Unless you fell onto this blog through a trapdoor and you have no clue what you’re doing here, you know that I am a proponent of the 80/20 training method, which entails spending about 80 percent of your training time at low intensity and the rest at moderate and high intensities. This does not mean that I believe every athlete should always do exactly 80 percent of his or her training at low intensity. There are more general, non-quantitative ways of stating my core philosophy of endurance training that do a better job of getting at its essence. For example:
Intensity balance is the single most important variable in endurance training. The single most beneficial thing you can do in your training is to consistently maintain an intensity balance that is heavily weighted toward low intensity yet does not neglect high intensity. The single most common and costly mistake that endurance athletes make in training is to spend too much time at moderate intensity, way too little time at low intensity, and also too little time at high intensity.
These statements are strongly supported by both real-world evidence and scientific research, and the last of them in particular has gotten further scientific support from a cool new study published in The Journal of Strength and Conditioning Research. Conducted by a team of researchers at Belgium’s Ghent University led by Jan Boone, the study involved 11 recreational cyclists training for a mountain-climb event. Over a 12-week period, each subject trained as he or she saw fit while wearing a heart rate monitor to collect data that was then passed on to the researchers. Before and after this 12-week period, all of the subjects underwent testing to assess various aspects of their fitness level.
The main purpose of the study was to test the power of certain ways of measuring training load to predict changes in fitness. Training load is a function of both the volume and the intensity of training. Because there was a great deal of variation in the volume and intensity of the training that the 11 cyclists involved in this study did in preparation for the mountain-climb event, it was expected that there would also be significant inter-individual differences in the amount of fitness they gained. What remained to be seen was how well the four ways of quantifying training load that were being put to the test in the study were able to account for these differences.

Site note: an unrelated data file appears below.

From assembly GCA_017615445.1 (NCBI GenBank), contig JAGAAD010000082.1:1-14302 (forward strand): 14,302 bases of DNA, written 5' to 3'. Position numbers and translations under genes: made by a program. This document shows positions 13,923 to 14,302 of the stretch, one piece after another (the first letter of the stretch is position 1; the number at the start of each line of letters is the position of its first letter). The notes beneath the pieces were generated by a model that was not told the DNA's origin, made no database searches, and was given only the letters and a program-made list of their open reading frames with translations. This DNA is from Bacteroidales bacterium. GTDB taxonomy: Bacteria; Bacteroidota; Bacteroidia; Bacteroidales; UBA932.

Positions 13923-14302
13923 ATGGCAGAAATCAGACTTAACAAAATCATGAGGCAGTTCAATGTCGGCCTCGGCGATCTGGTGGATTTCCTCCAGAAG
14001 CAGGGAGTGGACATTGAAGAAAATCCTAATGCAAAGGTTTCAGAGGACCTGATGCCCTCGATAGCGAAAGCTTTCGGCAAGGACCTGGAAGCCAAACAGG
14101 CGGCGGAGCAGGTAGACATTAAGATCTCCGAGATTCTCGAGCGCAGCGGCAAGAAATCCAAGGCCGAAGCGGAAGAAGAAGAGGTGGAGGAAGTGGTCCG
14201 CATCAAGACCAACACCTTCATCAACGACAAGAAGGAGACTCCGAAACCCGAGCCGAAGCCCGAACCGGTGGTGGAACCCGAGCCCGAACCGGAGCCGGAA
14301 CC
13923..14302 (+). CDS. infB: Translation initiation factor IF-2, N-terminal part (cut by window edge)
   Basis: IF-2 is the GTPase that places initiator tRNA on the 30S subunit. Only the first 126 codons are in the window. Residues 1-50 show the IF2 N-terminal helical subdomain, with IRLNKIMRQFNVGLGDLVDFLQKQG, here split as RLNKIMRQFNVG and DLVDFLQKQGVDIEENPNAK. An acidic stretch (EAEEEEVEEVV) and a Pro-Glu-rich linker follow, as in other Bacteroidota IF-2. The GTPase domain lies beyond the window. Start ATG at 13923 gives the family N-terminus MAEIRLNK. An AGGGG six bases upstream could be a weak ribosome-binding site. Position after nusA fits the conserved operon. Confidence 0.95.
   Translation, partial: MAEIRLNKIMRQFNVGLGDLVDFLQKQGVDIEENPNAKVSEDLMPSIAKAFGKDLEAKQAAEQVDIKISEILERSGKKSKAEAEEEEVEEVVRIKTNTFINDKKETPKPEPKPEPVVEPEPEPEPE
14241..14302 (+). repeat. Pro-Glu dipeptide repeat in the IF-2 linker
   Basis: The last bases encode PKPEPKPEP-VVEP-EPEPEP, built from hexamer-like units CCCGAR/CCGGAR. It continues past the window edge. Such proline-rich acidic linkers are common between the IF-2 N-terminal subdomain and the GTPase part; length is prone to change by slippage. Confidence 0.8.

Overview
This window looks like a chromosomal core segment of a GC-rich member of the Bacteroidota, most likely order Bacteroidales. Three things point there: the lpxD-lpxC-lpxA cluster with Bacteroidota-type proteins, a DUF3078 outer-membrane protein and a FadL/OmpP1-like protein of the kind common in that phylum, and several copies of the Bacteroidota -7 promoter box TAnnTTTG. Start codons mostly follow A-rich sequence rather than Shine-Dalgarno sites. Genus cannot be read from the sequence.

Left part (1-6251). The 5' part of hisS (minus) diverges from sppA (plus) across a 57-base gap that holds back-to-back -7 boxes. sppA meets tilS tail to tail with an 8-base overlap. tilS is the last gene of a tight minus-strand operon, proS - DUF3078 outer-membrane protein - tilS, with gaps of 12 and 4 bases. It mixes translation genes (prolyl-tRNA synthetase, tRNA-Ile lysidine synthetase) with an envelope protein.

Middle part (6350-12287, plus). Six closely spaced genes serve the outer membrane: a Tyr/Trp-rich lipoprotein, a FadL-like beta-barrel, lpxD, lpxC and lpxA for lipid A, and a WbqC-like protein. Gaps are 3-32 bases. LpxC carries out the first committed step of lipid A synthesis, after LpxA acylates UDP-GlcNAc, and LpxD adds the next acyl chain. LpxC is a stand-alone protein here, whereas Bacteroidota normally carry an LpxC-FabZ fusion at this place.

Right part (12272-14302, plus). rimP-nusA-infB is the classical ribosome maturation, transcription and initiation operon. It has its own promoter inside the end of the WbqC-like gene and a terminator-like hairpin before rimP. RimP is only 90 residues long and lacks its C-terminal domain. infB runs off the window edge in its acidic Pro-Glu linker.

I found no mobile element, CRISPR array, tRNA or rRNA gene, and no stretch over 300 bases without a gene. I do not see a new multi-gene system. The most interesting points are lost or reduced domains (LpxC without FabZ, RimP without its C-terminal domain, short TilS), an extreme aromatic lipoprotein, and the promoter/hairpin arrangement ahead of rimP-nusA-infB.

I don’t want to get too deep into the mathematics involved. If you’d like to go deeper on your own, open up a web browser and run a Google search on training impulse (TRIMP), of which there are four competing versions. These four methods of calculating TRIMP were the specific tools used by Boone’s team to quantify training load. What’s important to know is that all four of them allow athletes to achieve equal training loads, hence equal levels of predicted fitness, through different combinations of volume and intensity. For example, a cyclist who increases the average intensity but not the volume of his training might end up with the same TRIMP score as a cyclist who does the reverse. The Ghent researchers questioned the validity of this allowance, and the results of their experiment justified their skepticism. While the cyclists did demonstrate improvements in power output at the aerobic and anaerobic threshold and in maximum power, these improvements correlated weakly with changes in TRIMP values.
In addition to tracking TRIMP, Boone’s team calculated the relative amounts of time each athlete spent at low, moderate, and high intensity. Interestingly, this data proved to be a better predictor of fitness gains. In particular, those athletes who spent the least time at moderate intensity exhibited the greatest improvements in power output at the anaerobic threshold. Combining the data on training intensity distribution with the data on training load accounted for almost all of the inter-individual variance in fitness improvement. The authors concluded that the TRIMP formulas should be modified to factor in training intensity distribution.
The lesson for you, as an athlete who cares most about your fitness improvement, is that increasing your training load won’t do you a heck of a lot of good unless you’ve got your intensity balance right. By taking some of the time you’re currently spending at moderate intensity and moving most of it into the low-intensity bucket and the rest into the high-intensity bucket, you will feel and perform better without increasing your training load. And by continuing to apply the 80/20 rule as you add minutes to your weekly training, you will ensure that those minutes aren’t partially wasted.